IT may take a lifetime to convict or acquit 49-year-old Janet Lim-Napoles, alleged mastermind of the P10-billion pork barrel scam, if investigators would leave no stone unturned and if every one who had a hand in the anomalous transactions would be taken to court.
Given the speed by which the justice system in the country grinds, a lifetime may even be an underestimation.
If a simple libel case with only one accused and six witnesses—five from the prosecution and one from the defense —took 10 years for a regional trial court to decide, I cannot imagine how long the litigation process would be on a case that has practically involved all branches of government (the executive, the legislative, and the judiciary).
The trial of former president Joseph Estrada for plunder took six years and five months, from April 2001 to September 2007, only because a special division in the Sandiganbayan held trials three days a week.
Estrada was charged for accepting P545-million proceeds of jueteng, misappropriation of P130 million in excise taxes from tobacco, receiving P189.7-million commission from the sale of shares of real estate firm Belle Corp. and owning P3.2-billion in bank account under the name of Jose Velarde. He was convicted of the charges on jueteng and on Belle Corp. shares, but was given executive clemency just a few days after his conviction in 2007.
With the P10-billion scam involving Napoles, if the investigators were to scrutinize all pork-funded projects, identify those tainted with irregularities, and to build a strong case against all accountable persons and take them to court, the investigation process could already take several years to complete.
But if the present administration were to prove that Daang Matuwid and Walang Mahirap kung Walang Corrupt mantras are more than mere campaign slogans, the pork barrel scam presents a golden opportunity to show that the justice system works fairly and swiftly.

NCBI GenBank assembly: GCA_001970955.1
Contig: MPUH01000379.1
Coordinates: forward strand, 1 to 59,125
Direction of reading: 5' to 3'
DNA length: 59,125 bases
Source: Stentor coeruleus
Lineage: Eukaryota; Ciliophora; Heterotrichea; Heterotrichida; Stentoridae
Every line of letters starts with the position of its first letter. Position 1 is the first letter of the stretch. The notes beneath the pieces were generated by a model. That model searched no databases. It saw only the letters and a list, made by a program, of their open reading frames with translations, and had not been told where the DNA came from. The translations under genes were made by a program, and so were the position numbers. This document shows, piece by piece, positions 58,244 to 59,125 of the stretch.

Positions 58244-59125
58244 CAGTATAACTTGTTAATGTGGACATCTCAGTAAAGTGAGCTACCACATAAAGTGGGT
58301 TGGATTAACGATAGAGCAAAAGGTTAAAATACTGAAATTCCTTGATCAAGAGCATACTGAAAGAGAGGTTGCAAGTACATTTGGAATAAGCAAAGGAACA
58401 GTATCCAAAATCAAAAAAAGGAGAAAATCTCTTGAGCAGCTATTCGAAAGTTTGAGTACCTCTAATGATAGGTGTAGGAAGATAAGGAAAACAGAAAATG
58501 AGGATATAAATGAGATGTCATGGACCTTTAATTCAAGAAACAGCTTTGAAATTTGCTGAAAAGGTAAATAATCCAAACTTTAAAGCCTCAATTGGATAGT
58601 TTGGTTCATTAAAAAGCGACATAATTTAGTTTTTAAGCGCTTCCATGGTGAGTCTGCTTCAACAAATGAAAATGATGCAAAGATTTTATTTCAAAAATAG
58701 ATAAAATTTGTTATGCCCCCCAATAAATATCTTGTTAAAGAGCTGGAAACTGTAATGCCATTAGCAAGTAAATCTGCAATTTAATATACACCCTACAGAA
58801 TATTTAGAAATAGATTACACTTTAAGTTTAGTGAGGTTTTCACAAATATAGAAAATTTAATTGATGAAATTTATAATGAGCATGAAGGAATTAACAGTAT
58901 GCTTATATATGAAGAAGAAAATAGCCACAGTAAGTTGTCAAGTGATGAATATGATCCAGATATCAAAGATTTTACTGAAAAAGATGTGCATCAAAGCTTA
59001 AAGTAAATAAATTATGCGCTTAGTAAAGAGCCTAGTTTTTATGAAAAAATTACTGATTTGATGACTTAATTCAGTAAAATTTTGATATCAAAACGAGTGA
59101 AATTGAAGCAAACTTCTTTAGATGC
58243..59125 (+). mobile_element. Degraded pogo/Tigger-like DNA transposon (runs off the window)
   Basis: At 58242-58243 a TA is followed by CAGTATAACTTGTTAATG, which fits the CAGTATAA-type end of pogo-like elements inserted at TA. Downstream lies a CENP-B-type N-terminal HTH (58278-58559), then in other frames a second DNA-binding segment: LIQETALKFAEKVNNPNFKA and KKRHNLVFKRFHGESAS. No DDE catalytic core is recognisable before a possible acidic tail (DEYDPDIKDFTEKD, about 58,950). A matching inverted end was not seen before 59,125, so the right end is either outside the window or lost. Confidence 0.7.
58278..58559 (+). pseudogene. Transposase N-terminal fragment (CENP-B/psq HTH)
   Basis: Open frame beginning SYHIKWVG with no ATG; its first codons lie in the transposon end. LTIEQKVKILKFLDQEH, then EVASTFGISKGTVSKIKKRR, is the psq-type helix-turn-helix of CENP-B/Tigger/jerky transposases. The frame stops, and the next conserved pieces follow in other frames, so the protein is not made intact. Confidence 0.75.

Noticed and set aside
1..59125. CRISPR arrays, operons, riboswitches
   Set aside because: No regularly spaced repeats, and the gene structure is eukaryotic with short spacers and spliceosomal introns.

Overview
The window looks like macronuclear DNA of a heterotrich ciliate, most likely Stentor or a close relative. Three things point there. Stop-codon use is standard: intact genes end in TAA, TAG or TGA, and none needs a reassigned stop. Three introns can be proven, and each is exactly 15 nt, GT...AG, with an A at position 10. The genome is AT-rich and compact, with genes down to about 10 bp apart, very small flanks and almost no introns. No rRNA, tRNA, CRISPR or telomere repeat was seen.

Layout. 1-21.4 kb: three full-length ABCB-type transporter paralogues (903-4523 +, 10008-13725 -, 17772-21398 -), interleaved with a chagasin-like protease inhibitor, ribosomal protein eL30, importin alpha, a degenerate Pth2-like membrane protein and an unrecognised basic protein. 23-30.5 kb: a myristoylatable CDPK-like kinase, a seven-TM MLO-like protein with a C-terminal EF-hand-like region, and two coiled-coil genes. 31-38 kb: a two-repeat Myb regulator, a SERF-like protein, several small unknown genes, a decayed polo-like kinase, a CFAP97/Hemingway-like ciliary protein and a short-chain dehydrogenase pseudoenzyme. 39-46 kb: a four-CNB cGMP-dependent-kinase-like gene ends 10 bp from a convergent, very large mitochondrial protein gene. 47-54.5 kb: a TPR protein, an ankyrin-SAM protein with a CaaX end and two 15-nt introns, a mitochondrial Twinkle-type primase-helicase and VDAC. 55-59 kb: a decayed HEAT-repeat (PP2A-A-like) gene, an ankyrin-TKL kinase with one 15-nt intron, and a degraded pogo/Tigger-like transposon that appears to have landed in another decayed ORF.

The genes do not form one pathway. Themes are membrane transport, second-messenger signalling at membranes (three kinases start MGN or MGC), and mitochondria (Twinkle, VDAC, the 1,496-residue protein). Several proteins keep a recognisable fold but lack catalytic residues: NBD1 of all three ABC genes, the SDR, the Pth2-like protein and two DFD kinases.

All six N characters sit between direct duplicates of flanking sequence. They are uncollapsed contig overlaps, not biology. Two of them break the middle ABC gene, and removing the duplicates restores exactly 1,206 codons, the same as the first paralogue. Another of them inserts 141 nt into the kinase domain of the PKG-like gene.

Perhaps, it would make sense to focus on the top three biggest pork allocations that went to the purportedly dubious non-government organizations (NGOs) identified with Napoles, and charge some “big fishes” in politics, regardless of partisan leanings.
This “kahindik-hindik” episode, as what Commission on Audit (COA) chairperson Grace Pulido-Tan described the PDAF abuses, is a case that comes near every taxpayer’s stomach, particularly the fixed-salaried employees whose income taxes are automatically withheld from their monthly payroll.
Under our system of government, the President lays down the policies, Congress crafts laws, the executive department implements the policies and the laws, and the judiciary settles disputes involving legal issues.
Transactions involving the pork barrel funds have gone beyond the boundaries of each of the branches of government, thus adversely diminishing public trust in the systems of government.
The time calls for decisive and swift action from the executive and legislative branches to pave the way for an unbridled investigation of the suspicious and questionable transactions so that those accountable could suffer the consequences of their wrongdoings.
Malacañang ought to properly address the widespread perception, particularly voiced through the social media, that Napoles is being given special treatment because of her broad connections in govrrnment who could find themselves embroiled in what looks like a mafia-like conspiracy to pocket billions of pesos in hard-earned taxpayers’ money.
The judiciary could also redeem people’s trust by adhering to the principles of transparency, objectivity and fairness in the litigation process.
Meantime, I won’t be surprised if Congress would not approve a pork-free budget of the national government for 2014.
The House of Representatives and the Senate have begun combing Malacanang’s budget proposal. In the event the P25-billion pork funds under a new name is kept in the budget, President Benigno Aquino 3rd would have to thread a tight rope in handling it. He could even face the grim prospect of impeachment if he succumbs to the clamor to scrap the pork funds altogether.
Removing the pork from the budget looks unlikely to happen though. What the President abolished was just the official name of the pork barrel – the Priority Development Assistance Fund (PDAF).
Actually, PDAF still exists as it is in the P2.3-trillion budget for 2014. It will stay there until Congress removes it as a lump sum item or gives it a new name. Another option is to spread it out among the various agencies but still reserved to fund pet projects of senators and congressmen, in tune with the “new mechanism” for disbursement that the President’s political allies would craft.
The executive, the legislative, and the judiciary all have to be sensitive to the public opinion in handling the pork barrel scam if they were to live by the constitutional principle that public office is a public trust.